You are currently viewing The European Parliament condemns Morocco’s actions for using migration as a political weapon

Approves by a clear majority a resolution censuring Rabat for the crisis in Ceuta and putting minors in danger and urges not to “undermine strategic relations” with the EU

The King of Morocco, Mohamed VI.Carlos lvarezWORLD

The plenary session of the European Parliament has approved this noon a resolution condemning Morocco’s actions in the Ceuta crisis by pushing thousands of people to try to cross into our country irregularly. MEPs have approved with 397 votes in favor, 196 abstentions and only 85 votes against a text agreed the day before by the large groups in the chamber and to which some additional amendments have been introduced today.

The document criticizes and condemns the “blackmail” and pressure from the Government of Mohamed VI, and especially the use of minors without families and vulnerable people as part of a political move. Last month all the community institutions have spoken unanimously and forcefully, and this time the deputies wanted to make an additional record of their position.

The resolution has no legal consequences, it is simply a way of fixing a political position, but it may be a precedent for future relations between the Union and the Alawite kingdom. The last time there was a resolution on Morocco was in the late 1990s, almost a quarter of a century ago, and in Rabat they were more than comfortable with that scenario.

The European Parliament is particularly sensitive to the migration issue and human rights, and the pressure from Rabat to Madrid by the presence of the Saharawi leader in a hospital in Logroo could pass some bill to Mohamed VI. He, consciously, has mobilized all his resources abroad to try to stop the resolution or at least the number of votes against it. Moroccan ambassadors in countries across the EU have personally phoned individual MEPs or relevant figures within each political group to try to mitigate the language of the text or even convince them not to vote in favor, but with little success. Ensuring that the issue is only between Spain and them and threatening possible consequences for relations with the Union of a resolution like this one. “Spain’s attempts to involve the European Parliament in a bilateral conflict, taking advantage of the migration issue, run the risk of compromising not only our long tradition of cooperation but also our common commitments and the mutually beneficial cooperation of Morocco with European countries. and with Parliament “, reads a letter sent to the deputies this week.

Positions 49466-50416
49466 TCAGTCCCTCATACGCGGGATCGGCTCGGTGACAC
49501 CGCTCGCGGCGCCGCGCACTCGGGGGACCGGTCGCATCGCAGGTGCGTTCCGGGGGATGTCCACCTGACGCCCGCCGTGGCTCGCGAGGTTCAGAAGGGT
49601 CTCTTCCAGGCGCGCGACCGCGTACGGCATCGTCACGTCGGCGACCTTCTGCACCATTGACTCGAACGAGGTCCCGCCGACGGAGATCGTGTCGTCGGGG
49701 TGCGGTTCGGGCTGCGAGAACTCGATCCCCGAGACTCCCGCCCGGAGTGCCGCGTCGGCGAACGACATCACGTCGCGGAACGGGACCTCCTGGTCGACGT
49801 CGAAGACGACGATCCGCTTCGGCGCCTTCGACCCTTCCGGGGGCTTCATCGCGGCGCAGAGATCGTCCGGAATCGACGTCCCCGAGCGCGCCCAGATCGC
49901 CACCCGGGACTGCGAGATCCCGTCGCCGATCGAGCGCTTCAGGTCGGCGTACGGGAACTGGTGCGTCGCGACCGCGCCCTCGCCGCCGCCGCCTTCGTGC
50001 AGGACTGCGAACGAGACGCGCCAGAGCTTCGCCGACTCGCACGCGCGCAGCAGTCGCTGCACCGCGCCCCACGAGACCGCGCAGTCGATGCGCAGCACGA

The agreed text “regrets, in particular, the participation of children, unaccompanied minors and families in the massive crossing of the border from Morocco to the Spanish city of Ceuta, clearly putting their lives and safety at risk.” An unacceptable act “as political pressure against an EU Member State”.